On 20 July 1915 he went to France with his unit. On 8 October 1915 he was admitted to 61 Field Ambulance with scabies, but back to duty next day. On 6 October 1916 he died of wounds received while working in the trenches under fire.
His personal effects sent to father, Mr George Urwin, 27 West Terrace, Burnhope. His mother was dead, and he had 2 brothers and 3 sisters). In 1911 Fergus was listed aged 17, working as a pony putter, probably alongside his coal miner father. They then lived at Craghead, Chester le Street (not Northumberland, as indicated in the service records).
Private 24911 Percy Urwin first went overseas to join 11 DLI on 11 September 1915 and later transferred to Scottish Rifles with the number 55728. He was discharged with the Silver War Badge (details not found in SWB records). Nothing further is known. He does not appear to be related to Fergus Urwin.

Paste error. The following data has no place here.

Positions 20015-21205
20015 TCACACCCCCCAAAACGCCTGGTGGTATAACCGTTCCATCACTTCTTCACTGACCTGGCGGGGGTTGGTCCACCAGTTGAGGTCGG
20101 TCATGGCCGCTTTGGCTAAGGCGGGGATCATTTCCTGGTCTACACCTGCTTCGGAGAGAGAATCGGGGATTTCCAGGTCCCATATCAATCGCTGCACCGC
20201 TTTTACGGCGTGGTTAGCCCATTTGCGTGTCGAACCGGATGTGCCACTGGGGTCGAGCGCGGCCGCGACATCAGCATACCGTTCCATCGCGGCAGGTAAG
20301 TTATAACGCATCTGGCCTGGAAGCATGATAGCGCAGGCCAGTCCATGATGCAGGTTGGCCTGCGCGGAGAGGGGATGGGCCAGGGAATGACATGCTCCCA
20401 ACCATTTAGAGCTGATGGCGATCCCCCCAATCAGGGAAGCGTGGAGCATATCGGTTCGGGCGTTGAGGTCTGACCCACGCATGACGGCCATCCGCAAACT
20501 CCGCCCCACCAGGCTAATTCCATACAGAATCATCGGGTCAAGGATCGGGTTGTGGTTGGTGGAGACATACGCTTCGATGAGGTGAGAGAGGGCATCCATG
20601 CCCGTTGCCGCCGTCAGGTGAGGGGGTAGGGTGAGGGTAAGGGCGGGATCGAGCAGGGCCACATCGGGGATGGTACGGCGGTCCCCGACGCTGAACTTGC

Corporal 53710 Lawrence Uttley, aged 24, was reported missing presumed killed in action 23 March 1918, and is commemorated Pozières Memorial.
Although service papers have survived many of them are faded. The following details have been reconstructed.
He enlisted Sheffield 4 January 1915, aged 24 yrs 10 months. He was a Turkish Bath Attendant with Sheffield City Council, living at 19 Bloor St, Sheffield. He was 5ft 5½, 128 lbs, 37 in chest. He made a 7s 9d weekly allotment to his widowed mother, Mrs Louisa Uttley, 48 Whitehouse Road, Walkley, Sheffield. His older sister Louisa also worked at the same Baths. He had an older brother, Ernest, who was a foundry labourer.